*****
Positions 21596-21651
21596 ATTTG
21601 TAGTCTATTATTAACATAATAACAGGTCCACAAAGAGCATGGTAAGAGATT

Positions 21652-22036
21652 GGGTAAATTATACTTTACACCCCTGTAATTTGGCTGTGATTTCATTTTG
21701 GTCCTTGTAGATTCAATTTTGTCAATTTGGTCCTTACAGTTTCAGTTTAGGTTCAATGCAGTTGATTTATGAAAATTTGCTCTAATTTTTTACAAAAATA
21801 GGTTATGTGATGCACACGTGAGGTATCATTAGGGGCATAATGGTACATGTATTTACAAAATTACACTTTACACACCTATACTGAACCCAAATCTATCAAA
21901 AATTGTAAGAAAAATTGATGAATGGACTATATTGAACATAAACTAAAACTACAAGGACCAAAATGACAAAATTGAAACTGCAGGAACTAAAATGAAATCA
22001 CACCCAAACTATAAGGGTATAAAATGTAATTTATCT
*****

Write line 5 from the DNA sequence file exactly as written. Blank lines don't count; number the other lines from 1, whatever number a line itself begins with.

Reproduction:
21652 GGGTAAATTATACTTTACACCCCTGTAATTTGGCTGTGATTTCATTTTG